In today’s hamster-wheel – and often frenetically-paced – world, many people choose convenience foods and wolf them down…as I, myself, have done in the past. While it can be difficult to take time to slow down and really enjoy a meal, there are many rewards that make mindful eating a truly worthwhile endeavor.
At its core, eating mindfully is about being present while you’re eating (not multi-tasking or watching television at the same time): being aware of what you’re putting into your mouth, savoring it, chewing it well, and eating slowly. There is a host of reasons why adequately chewing food is important; among them, properly chewing food helps digestion and slows down the eating process so that satiety signals have time to be processed.
I’ve been an unintentional speed eater for years. In fact, I dislike eating with others because I’m always the first person finished with a meal, which can be awkward when a friend or colleague is still working their way through theirs at a more leisurely (normal?) pace. I just put my food away, ready to move on to other pursuits. Hardly mindful eating, and I frequently found myself feeling a bit too full because by the time satiety signals – which take about 20 minutes – were sent to my brain, I’d already surpassed that point due to the time lag.
Recently, however, I decided to try eating more mindfully: eating at a table without other distractions, and, importantly, chewing my food at least 30 times (aiming for 60, if possible). It was challenging, at first, to remember not to swallow until the predetermined number of chews had occurred, then became easier with practice; in fact, I typically end up more in the 45 chews per bite range now. When I do swallow, the food is thoroughly masticated – basically pulverized into mush.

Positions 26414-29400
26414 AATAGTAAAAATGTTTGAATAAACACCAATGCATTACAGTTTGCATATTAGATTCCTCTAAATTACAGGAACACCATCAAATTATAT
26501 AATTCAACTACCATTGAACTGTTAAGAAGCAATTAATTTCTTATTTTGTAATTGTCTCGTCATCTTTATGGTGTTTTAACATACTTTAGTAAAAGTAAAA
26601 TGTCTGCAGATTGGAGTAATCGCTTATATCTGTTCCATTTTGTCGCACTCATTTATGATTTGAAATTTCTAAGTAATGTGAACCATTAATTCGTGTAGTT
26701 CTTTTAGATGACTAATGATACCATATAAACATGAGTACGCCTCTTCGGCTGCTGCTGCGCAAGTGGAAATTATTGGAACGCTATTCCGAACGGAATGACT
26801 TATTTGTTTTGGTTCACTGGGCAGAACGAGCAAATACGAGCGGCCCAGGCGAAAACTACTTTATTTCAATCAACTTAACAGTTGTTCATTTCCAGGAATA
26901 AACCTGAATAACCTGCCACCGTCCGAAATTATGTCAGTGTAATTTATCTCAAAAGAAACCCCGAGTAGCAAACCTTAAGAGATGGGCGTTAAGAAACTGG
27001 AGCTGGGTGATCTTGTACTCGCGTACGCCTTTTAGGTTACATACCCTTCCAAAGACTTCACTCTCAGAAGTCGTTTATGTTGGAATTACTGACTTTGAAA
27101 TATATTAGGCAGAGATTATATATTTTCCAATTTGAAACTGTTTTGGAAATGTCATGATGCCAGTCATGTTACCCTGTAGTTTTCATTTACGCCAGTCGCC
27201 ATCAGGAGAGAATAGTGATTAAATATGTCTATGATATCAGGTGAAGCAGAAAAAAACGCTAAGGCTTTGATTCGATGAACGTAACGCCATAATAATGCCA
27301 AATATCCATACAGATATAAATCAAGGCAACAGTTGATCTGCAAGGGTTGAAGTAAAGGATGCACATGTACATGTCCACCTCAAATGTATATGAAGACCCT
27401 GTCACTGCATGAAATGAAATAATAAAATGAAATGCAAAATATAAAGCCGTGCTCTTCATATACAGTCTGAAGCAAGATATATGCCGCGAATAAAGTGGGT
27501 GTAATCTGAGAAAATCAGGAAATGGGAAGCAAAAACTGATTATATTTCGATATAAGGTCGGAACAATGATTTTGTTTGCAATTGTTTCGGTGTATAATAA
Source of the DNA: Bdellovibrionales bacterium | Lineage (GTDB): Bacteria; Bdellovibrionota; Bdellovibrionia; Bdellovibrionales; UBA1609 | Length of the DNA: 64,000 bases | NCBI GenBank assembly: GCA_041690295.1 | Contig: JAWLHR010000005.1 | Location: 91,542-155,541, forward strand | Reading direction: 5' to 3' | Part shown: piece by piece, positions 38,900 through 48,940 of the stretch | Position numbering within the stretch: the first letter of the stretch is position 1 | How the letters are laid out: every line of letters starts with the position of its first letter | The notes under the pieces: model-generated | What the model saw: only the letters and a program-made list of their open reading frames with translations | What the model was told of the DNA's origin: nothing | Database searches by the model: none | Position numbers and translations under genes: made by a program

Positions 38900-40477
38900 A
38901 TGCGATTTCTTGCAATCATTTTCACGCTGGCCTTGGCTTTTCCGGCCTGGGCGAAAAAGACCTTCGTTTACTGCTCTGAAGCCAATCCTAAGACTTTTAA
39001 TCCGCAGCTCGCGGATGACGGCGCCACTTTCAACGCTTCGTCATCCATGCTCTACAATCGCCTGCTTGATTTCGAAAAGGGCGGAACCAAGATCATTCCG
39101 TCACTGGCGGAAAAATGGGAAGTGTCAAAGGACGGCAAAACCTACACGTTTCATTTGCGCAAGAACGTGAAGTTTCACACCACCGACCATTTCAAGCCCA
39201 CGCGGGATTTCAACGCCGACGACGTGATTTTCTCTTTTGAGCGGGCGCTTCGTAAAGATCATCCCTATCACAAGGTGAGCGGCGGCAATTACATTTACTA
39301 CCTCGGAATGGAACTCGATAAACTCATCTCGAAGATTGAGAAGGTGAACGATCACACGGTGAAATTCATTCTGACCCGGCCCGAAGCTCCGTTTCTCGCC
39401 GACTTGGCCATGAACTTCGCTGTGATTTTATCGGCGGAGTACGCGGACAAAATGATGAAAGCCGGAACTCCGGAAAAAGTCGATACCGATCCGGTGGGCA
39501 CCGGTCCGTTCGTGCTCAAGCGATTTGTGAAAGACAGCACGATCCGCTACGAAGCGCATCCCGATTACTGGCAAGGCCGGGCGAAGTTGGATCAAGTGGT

- First, I noticed that I now need to focus on just eating, rather than trying to chat while eating a meal. Talking seems to encourage premature swallowing, so I just eat now. In doing so, I can really taste the food and appreciate the complexity of flavors…it’s really an experience, and it makes me feel more appreciative of the meal.
- Second, in slowing down, I’ve realized that I had previously been serving too-generous portions; with the new chewing regimen in place, I now only end up eating about half what I had previously before I feel full. And I don’t become hungry sooner than before, even though I’m not consuming as much.
- Third, I feel good because I’m consuming less, which translates to spending less money on food, having a smaller impact on the planet, and feeling lighter and more lively because my digestive system isn’t having to expend so much energy in digestion.
Interested in improving your digestion and eating more mindfully? Check out Jessica Porter’s 7 Day Chew Challenge for tips on how to achieve “effortless mindfulness”. And chew your food!